Beethoven's Works
Symphony No. 4: The Underappreciated Masterpiece

Symphony No. 4: The Underappreciated Masterpiece

Widely considered one of the most influential and iconic composers in the history of Western music, Ludwig van Beethoven’s prolific body of work includes nine symphonies that have left an indelible mark on classical music. While his third and fifth symphonies are often lauded as groundbreaking, Symphony No. 4 in B-flat major (Op. 60) frequently remains in their shadow. This article seeks to delve into this underappreciated masterpiece, shedding light on its unique qualities, contextual background, and contributions to Beethoven’s legacy. Join us as we explore the intricate details and remarkable phases of Symphony No. 4.


Born in Bonn, Germany, in 1770, Ludwig van Beethoven showed prodigious musical talent from a young age. His early influences included classical stalwarts like Joseph Haydn and Wolfgang Amadeus Mozart. By his mid-twenties, Beethoven had moved to Vienna, which was then the hub of European classical music, to study with Haydn and establish himself as a virtuoso pianist and composer. His developmental journey was marked by personal struggles, particularly his progressive hearing loss, which began in his late twenties and early thirties.

Despite these challenges, Beethoven’s compositional output flourished. He was incredibly adventurous in his approach, melding structural elements from his classical predecessors with his innovative spirit. By the time he composed his fourth symphony in 1806, Beethoven had already begun to make waves with his Symphony No. 3, the “Eroica,” which broke many conventional molds of the symphonic genre. Coming after the grandeur and revolutionary spirit of the “Eroica,” Symphony No. 4 was different in nature – lighter, more elusive, and filled with subtlety.

In this introduction, we aim to set the tone for a deep dive into the Symphony No. 4 – a piece often eclipsed by the monumental No. 5 and the groundbreaking No. 3. This symphony, however, offers a delightful and intricate listening experience, distinguished by its elegant structure and innovative elements that are quintessentially Beethoven.

The Composition of Symphony No. 4

Beethoven composed Symphony No. 4 during the summer and early autumn of 1806 while staying at the estate of Prince Lichnowsky, one of his most generous patrons. During this creative period, Beethoven enjoyed a surge of inspiration, resulting in several important works, including the “Razumovsky” string quartets (Op. 59) and a piano concerto. The Symphony No. 4, in particular, was composed swiftly, in stark contrast to the laborious process that characterized some of his earlier and later works.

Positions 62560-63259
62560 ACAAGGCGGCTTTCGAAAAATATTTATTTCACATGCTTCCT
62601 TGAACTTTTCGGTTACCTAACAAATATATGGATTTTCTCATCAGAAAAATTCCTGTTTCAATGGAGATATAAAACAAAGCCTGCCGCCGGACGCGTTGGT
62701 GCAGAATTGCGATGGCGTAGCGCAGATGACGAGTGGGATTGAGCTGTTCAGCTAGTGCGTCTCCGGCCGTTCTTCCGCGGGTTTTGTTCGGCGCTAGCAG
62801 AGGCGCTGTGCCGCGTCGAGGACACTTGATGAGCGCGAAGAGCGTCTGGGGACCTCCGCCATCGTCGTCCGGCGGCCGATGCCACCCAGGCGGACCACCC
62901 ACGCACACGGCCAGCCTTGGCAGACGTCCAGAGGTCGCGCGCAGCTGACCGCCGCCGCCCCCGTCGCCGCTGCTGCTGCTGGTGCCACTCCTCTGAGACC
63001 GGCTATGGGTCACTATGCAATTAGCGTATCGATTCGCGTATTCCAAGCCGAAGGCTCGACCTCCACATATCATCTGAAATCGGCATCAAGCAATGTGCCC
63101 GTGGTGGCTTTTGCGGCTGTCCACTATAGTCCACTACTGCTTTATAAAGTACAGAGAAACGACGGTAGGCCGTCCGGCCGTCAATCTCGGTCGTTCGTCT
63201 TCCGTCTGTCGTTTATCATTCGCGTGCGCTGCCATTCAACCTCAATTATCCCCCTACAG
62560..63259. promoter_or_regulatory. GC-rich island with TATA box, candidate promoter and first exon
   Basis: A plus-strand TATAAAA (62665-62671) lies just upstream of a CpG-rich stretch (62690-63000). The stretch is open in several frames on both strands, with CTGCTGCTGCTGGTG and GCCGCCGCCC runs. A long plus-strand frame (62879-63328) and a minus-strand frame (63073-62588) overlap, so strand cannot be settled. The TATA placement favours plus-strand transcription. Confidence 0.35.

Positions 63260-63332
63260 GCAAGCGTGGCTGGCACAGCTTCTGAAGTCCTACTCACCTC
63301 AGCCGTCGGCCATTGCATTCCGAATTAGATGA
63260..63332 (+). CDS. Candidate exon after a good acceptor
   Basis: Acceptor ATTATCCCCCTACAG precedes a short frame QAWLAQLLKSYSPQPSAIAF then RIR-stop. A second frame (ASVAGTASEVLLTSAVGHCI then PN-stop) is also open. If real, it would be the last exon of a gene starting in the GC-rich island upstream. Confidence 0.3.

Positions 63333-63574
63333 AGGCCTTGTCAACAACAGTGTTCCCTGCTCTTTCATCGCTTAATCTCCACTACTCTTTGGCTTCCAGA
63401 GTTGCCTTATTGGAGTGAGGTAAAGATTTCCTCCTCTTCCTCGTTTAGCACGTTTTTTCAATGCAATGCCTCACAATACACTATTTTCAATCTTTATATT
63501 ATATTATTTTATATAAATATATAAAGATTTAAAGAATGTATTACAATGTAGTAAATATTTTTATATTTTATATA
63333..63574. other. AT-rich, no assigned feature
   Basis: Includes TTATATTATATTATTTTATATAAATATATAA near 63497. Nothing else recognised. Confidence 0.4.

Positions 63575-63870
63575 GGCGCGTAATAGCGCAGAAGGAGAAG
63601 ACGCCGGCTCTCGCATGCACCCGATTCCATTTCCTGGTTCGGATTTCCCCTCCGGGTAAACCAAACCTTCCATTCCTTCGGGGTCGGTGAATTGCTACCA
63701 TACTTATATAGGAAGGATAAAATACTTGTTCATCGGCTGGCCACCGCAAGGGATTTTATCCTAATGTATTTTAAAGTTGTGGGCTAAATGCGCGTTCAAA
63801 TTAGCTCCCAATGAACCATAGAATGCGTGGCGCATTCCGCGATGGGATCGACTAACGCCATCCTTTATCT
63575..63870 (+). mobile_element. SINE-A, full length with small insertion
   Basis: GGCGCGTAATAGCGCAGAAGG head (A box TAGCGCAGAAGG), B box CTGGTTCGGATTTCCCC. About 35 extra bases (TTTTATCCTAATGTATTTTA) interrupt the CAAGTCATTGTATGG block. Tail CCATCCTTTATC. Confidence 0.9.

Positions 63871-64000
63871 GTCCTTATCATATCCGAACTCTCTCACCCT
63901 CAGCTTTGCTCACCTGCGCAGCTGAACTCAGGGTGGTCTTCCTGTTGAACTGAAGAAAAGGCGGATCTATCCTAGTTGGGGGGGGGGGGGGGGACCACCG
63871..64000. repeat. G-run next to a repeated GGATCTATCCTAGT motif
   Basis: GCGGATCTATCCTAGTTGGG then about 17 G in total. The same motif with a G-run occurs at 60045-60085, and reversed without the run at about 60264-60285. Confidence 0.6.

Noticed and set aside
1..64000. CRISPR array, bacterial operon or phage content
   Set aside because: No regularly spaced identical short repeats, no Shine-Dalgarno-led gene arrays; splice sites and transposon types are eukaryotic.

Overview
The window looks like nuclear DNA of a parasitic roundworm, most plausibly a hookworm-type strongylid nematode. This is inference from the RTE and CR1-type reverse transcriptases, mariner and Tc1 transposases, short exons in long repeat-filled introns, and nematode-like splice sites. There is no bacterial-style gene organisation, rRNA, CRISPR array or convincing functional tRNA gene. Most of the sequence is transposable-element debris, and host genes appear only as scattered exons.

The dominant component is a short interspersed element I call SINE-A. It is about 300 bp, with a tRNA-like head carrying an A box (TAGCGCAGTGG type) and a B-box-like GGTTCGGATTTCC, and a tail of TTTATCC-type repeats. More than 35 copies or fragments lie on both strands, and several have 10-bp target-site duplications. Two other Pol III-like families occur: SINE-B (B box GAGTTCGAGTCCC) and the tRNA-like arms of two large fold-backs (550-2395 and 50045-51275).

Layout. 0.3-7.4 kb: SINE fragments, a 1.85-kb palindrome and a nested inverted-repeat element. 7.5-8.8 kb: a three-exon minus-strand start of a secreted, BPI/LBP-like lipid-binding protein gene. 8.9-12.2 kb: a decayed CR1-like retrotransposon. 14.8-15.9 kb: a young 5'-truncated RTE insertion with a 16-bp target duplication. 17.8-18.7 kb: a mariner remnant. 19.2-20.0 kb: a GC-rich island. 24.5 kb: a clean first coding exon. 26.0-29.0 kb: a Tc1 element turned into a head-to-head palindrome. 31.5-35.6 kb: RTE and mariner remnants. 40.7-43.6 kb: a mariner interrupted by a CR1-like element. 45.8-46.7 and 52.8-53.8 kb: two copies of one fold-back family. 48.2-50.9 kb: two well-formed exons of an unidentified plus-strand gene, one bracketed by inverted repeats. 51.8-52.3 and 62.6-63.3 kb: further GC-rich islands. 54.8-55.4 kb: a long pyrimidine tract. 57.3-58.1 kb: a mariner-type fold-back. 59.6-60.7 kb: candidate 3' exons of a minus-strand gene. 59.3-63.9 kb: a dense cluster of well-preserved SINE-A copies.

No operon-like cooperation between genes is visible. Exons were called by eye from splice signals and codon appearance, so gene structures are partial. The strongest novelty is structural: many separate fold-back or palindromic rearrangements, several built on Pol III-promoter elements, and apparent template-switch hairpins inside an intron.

The Fourth Symphony was first performed privately at the residence of another patron, Prince Lobkowitz, before its public premiere in Vienna in April 1807. Franz Joseph Haydn, Beethoven’s former teacher, is often credited with the formal and stylistic inspirations that influenced Symphony No. 4. However, the symphony’s graceful lightness imbued with occasional bursts of intensity reflects Beethoven’s unique voice and ability to innovate within the classical form.

The structure of Symphony No. 4 follows the traditional four-movement form. The first movement starts with a mysterious, slow introduction that transitions into an energetic Allegro vivace. The second movement, Adagio, is a serene and lyrical piece exhibiting Beethoven’s knack for melodic beauty. The third movement, Allegro vivace (the scherzo), and the final movement, Allegro ma non troppo, are playful yet meticulously crafted, showcasing Beethoven’s characteristic use of rhythm and harmony.

Musical Analysis

While Symphony No. 4 may lack the immediate emotional heft of the Third or Fifth Symphonies, its intricacies reveal themselves upon closer examination. The first movement begins with a hauntingly quiet, slow introduction, reminiscent of Haydn’s symphonic works but imbued with a deeper sense of foreboding and suspense. This then gives way to a bright and unstoppable Allegro Vivace, which dances gracefully yet powerfully, creating a stark contrast to the introductory theme.

The Adagio second movement stands as one of Beethoven’s most poignant and exquisitely crafted adagios. Its lyrical theme is presented with a heartfelt depth that seems to call for introspection and emotional resonance. Pitched in densely woven textural layers, the movement subtly explores the intricacies of harmony and thematic development.

The third movement scherzo, marked Allegro vivace, is spirited and humorously playful, a characteristic style often associated with Beethoven. It intermixes rhythmic dynamism with thematic development that keeps the listeners on their toes, blending classical elegance with Beethoven’s own spirited personality. The trio section continues with these lively themes before transitioning gracefully back to the scherzo.

The final movement, Allegro ma non troppo, showcases Beethoven’s rhythmic ingenuity and contrapuntal skills. It surges forward with relentless energy and a joyous, almost playful, character. The movement is a fitting conclusion to a symphony filled with contrasts and brilliantly executed compositions.

Historical Reception and Legacy